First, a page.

There is a lot of confusion about tongues. The tongues that took place at Pentecost was a work by the Spirit in which those present in a crowd that had come from different parts of the known world heard the apostles speaking in different languages (Acts 2:1–16). There has been a long-going debate as to whether the apostles spoke an angelic language and the miracle included the understanding of an angelic language by the crowd, or if the miracle was simply the apostles speaking in foreign languages that they themselves had never learned.

Singular and Plural for Tongues

In the account of Pentecost the reference to tongues is always in the plural, which suggests that more than one language was being spoken. If one carefully examines Paul’s use of the singular and plural in regards to this spiritual phenomenon, he always uses the singular for tongue when referring to only one person actually speaking at a specific time, but uses the plural for multiple people speaking at the same time. However, when referring to it simply as a spiritual gift (rather than a reference to actually speaking tongues), even as a gift to only one person, he always uses the plural for tongues. Also, Paul makes a reference to the tongues of men and angels, possibly suggesting that sometimes known languages were spoken and at other times unknown languages (1 Cor 13:1). The gift of interpreting tongues in the Pauline passages would thus be a supernatural ability to understand the specific languages of men and angels during the manifestation of such tongues being spoken in the church (1 Cor 12:10, 30; 14:5, 13, 26–27).

Languages and Drunkenness

When trying to arrive at the proper interpretation of the tongues of Pentecost, we should not ignore the accusation by some that the apostles were drunk (Acts 2:13). There was enough people making such remarks, that Peter felt it was significant enough to defend themselves against the accusation. He responded to the allegation as if it were a reasonable deduction based on their behavior, choosing to defend his group by arguing that it was not the time of the day in which men would normally be drinking together (Acts 2:15).

So what was it about their behavior that led some people to believe that the apostles were drunk? We are told that the crowd gathered because of the sound, which infers that it was multiple people speaking (Acts 2:6). This probably means that the apostles were all prophesying loudly at the same time or immediately one after the other (also see Acts 10:46; 19:6). Certainly, if they all were speaking in different languages, then this might give rise to the accusation that they were drunk, for it is doubtful that any one man could have understood all those languages being spoken. Imagine hearing one person speaking in your language, but at the same time several others with them in a language you don’t understand. You also might think that the men were drunk.

Other Considerations

There are also other factors that support the position that the apostles simply spoke in a variety of foreign languages as given to them by the Spirit. For example, if this is true, then the tongues in Acts and Paul’s remarks about tongues seem to correlate well together. However, if this is not true, and it was a miraculous or angelic language at Pentecost, then this means that a miraculous element of understanding was given to all of the unsaved crowd during that manifestation of tongues. However, considering that the interpretation of tongues is a gift of the Spirit, it is contradictory and nonsensical to assume that those without the Spirit were granted that gift.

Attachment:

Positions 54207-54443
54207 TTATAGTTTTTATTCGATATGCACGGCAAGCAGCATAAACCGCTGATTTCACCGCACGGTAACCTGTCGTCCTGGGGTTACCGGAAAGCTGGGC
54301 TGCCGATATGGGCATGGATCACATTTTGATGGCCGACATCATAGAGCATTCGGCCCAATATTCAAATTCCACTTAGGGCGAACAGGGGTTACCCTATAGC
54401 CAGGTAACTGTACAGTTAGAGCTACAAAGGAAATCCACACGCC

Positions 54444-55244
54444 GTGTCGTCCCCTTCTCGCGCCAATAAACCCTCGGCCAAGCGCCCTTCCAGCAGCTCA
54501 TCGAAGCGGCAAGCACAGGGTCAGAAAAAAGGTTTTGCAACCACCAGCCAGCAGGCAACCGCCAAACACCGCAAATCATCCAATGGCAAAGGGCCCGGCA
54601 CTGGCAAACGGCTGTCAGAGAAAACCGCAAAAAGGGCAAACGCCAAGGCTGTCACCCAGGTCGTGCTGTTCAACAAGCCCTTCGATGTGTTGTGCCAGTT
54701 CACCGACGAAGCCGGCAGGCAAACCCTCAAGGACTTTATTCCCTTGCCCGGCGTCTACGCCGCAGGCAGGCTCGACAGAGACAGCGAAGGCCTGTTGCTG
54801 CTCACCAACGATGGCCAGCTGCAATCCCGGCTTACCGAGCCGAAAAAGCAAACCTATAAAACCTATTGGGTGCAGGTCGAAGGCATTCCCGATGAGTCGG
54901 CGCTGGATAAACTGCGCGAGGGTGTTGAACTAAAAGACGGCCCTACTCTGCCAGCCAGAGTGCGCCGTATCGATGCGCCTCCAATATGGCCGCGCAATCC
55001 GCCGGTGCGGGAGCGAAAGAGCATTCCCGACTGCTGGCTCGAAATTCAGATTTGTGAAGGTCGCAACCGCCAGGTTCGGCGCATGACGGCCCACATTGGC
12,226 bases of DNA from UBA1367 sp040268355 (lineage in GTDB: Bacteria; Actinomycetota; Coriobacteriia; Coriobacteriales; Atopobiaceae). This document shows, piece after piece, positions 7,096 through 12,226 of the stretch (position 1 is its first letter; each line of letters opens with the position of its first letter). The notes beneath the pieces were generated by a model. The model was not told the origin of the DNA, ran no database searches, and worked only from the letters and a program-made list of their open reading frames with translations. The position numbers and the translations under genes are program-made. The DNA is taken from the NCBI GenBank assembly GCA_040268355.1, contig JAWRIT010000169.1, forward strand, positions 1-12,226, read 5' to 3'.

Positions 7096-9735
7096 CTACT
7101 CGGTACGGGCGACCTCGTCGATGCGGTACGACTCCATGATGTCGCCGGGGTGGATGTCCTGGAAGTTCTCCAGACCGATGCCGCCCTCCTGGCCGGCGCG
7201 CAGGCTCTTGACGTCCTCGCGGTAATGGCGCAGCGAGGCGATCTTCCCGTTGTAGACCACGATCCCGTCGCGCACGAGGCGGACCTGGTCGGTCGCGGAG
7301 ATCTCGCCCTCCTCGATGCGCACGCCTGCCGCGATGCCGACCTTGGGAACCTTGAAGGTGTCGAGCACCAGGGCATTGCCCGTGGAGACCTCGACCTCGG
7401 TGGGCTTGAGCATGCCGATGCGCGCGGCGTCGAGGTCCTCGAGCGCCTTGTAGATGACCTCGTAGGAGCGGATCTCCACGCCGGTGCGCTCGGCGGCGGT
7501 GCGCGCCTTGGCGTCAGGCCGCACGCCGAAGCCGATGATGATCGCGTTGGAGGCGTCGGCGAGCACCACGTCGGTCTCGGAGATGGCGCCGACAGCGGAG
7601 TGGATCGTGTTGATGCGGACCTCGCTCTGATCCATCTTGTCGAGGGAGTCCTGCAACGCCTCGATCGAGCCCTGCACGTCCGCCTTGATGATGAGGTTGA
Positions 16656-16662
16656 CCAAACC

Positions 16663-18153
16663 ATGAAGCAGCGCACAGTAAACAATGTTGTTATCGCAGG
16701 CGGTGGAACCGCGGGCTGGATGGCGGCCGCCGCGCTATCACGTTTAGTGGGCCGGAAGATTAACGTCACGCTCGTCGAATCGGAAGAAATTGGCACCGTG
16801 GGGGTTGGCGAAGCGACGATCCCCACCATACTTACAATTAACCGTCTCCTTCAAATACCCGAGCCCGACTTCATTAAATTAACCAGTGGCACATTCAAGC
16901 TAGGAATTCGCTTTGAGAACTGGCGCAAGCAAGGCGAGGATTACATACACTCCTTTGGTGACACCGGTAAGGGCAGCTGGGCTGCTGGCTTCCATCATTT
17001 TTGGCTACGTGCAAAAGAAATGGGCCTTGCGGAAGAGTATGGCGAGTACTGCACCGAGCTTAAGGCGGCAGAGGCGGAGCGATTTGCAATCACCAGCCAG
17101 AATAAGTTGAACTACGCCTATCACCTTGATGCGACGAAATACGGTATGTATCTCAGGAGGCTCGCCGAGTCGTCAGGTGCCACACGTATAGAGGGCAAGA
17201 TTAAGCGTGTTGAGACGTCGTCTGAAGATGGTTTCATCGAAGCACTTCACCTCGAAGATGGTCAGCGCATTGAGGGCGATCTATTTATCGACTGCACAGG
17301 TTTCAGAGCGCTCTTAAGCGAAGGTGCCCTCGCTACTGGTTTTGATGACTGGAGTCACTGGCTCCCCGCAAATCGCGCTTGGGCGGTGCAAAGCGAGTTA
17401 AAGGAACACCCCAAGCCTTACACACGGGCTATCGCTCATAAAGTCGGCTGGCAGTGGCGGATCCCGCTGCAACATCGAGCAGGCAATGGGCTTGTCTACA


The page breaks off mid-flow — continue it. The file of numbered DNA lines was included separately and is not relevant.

In addition, the amazement of the crowds at Pentecost was because the apostles were voicing other languages even though they were Galileans. In other words, they seem to accredit their hearing of such languages because the apostles were actually speaking those languages, not just that they were hearing it so (Acts 2:7–8).

Final Thoughts

I used to believe that the language spoken at Pentecost was a single miraculous or angelic language and that God performed a miraculous act of enabling all to understand what was being said in their own language. However, after careful study and review of the facts within the context of the passage coupled with the other accounts of tongues in Acts and Paul’s remarks about tongues elsewhere, I felt that I could no longer support that position. The most logical deduction is that they were actually speaking in the languages of those present by a miraculous manifestation of the Spirit that enabled the apostles to do this.

Interpretation of tongues is a gift of the Spirit, which means those unsaved people in the crowd during the Pentecost event could not have had the gift of interpretation and so could not have understood a miraculous or angelic language. So, the speaking in tongues of the apostles was speaking in different languages that were unknown to them but known to those who understood that language. The apostles were only understood by the specific people who had comprehensible knowledge of a particular language when it was spoken. Because the apostles spoke in a number of different languages, all of the people got to hear them in their own language, while everyone also heard other languages spoken that they did not understand. This is why we have both recognition of the miracle from some and accusations of drunkenness from others.


© Robert Alan King at